Archive for Tuesday, February 7, 2017

Kobach argues for authority to split elections to enforce citizenship rule, claims as many as 18,000 noncitizens on voter rolls

Kobach has yet to prosecute a single immigrant accused of voting illegally

Secretary of State Kris Kobach is seeking authority to hold bifurcated elections so that people who register to vote without showing proof of U.S. citizenship would only be allowed to vote in federal races.

Secretary of State Kris Kobach is seeking authority to hold bifurcated elections so that people who register to vote without showing proof of U.S. citizenship would only be allowed to vote in federal races.

February 7, 2017, 1:54 p.m. Updated February 7, 2017, 3:34 p.m.

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— Kansas Secretary of State Kris Kobach urged a Senate committee Tuesday to pass a bill that would authorize his office to block an estimated 18,000 registered voters from casting ballots in state and local elections if they registered under a federal system that does not require people to show proof of U.S. citizenship.

“The first reason we have this bill is to preserve the integrity of our proof of citizenship requirement,” Kobach said.

Last year, a federal judge in Kansas City, Kan., granted a temporary injunction blocking Kobach’s office from enforcing that requirement on voters who had registered using a federal system that does not require proof of citizenship.

Secretary of State Kris Kobach is seeking authority to hold bifurcated elections so that people who register to vote without showing proof of U.S. citizenship would only be allowed to vote in federal races.

Secretary of State Kris Kobach is seeking authority to hold bifurcated elections so that people who register to vote without showing proof of U.S. citizenship would only be allowed to vote in federal races.

That ruling, however, applied only to a person’s right to vote in races for president or Congress. Kobach then attempted to enact regulations that would have required those people to cast provisional ballots so only their votes in federal races would be counted while votes in any other races or ballot issues would be thrown out.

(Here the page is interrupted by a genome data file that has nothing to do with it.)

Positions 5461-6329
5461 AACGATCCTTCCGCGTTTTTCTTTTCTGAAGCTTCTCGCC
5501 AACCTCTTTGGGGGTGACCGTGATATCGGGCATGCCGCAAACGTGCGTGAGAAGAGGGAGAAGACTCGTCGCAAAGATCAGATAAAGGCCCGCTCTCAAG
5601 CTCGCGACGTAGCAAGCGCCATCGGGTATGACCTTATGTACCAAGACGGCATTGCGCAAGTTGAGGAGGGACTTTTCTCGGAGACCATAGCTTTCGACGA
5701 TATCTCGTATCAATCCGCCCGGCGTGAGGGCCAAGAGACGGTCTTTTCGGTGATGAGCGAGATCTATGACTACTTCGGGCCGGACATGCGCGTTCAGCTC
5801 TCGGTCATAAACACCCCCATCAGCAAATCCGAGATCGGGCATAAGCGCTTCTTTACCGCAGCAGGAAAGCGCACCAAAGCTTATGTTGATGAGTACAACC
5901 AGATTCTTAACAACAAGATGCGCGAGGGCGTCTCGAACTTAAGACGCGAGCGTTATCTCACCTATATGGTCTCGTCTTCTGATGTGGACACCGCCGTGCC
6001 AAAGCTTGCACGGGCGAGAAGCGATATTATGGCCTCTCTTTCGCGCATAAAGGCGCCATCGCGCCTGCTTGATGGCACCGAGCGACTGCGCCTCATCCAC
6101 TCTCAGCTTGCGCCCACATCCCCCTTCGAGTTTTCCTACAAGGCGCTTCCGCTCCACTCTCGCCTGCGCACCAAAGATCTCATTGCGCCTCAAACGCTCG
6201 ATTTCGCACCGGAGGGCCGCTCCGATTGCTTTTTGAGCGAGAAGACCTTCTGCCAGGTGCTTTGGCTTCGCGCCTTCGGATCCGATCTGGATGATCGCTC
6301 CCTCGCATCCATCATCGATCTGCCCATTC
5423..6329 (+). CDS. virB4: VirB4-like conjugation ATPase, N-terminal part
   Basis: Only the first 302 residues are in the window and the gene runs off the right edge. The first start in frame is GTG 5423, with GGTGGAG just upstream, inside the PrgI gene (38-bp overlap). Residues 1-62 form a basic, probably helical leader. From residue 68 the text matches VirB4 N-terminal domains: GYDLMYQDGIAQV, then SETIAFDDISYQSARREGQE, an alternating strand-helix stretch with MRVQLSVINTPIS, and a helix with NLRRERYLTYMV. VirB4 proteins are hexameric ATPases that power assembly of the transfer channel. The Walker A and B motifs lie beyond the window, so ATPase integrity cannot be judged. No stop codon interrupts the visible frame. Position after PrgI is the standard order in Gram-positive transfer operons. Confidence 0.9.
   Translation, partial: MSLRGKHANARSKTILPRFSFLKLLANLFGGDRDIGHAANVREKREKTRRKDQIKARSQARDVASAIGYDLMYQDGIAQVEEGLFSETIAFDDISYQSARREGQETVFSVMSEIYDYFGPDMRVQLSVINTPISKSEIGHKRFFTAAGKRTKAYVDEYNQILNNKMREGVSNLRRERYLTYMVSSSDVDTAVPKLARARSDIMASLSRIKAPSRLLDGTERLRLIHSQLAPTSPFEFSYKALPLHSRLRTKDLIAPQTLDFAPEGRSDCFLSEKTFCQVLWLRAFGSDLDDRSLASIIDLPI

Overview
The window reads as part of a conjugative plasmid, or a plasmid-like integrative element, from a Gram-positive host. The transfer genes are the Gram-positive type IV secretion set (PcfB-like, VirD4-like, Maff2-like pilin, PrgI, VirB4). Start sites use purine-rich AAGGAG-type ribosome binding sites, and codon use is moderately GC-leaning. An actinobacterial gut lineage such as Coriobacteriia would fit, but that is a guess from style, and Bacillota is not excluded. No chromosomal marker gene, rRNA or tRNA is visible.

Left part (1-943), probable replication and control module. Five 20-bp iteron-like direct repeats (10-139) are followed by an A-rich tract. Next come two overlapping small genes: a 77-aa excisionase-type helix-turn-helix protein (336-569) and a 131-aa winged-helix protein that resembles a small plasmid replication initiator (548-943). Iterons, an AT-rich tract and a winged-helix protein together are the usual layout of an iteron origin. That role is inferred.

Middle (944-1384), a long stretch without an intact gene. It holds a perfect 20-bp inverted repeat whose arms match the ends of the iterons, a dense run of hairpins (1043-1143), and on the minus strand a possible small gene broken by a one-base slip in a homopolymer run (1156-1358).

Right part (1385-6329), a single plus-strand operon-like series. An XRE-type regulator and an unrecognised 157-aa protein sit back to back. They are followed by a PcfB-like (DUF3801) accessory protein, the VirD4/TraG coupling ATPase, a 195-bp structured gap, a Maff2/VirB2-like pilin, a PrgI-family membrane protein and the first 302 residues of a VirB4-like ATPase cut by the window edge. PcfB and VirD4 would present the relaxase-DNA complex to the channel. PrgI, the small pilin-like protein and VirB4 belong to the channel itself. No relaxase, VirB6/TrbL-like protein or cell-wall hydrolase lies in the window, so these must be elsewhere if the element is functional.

But a judge in Shawnee County overturned that regulation, saying Kobach had no legal authority to maintain two separate voter rolls or to conduct what he called a bifurcated election.

The bill being considered in the Senate Ethics, Elections and Local Government Committee, would give him that authority, at least until the federal courts make final rulings on cases challenging the law.

During the 2016 elections, Kobach’s office said there were more than 17,000 people who fell into the category of people who’d registered without showing proof of citizenship. During his testimony Tuesday, Kobach argued that there could be as many as 18,000 non-U.S. citizens currently on the Kansas voter registration rolls.

However, that number, which Kobach said he submitted as evidence in one of the federal court cases challenging the proof of citizenship law, was based on the same widely debunked study by researchers at Old Dominion University that President Donald Trump has used to assert that millions of noncitizens voted illegally in the 2016 election.

The study used large-sample survey data from the 2008 and 2010 elections that suggested roughly 15 percent of the adult non-U.S. citizen population in the country was registered to vote, and that as many as 6 percent actually had cast ballots.

That study was harshly criticized by other researchers who questioned the methodology and noted that many of the people in the original study who were identified as noncitizens probably were misclassified.

That’s because in any survey a very small percentage of people will accidentally check the wrong box or give an incorrect answer. But in a large-sample survey, those errors can produce a seemingly large number of people who claim to have a particular characteristic — like being a noncitizen who voted — when, in fact, they don’t.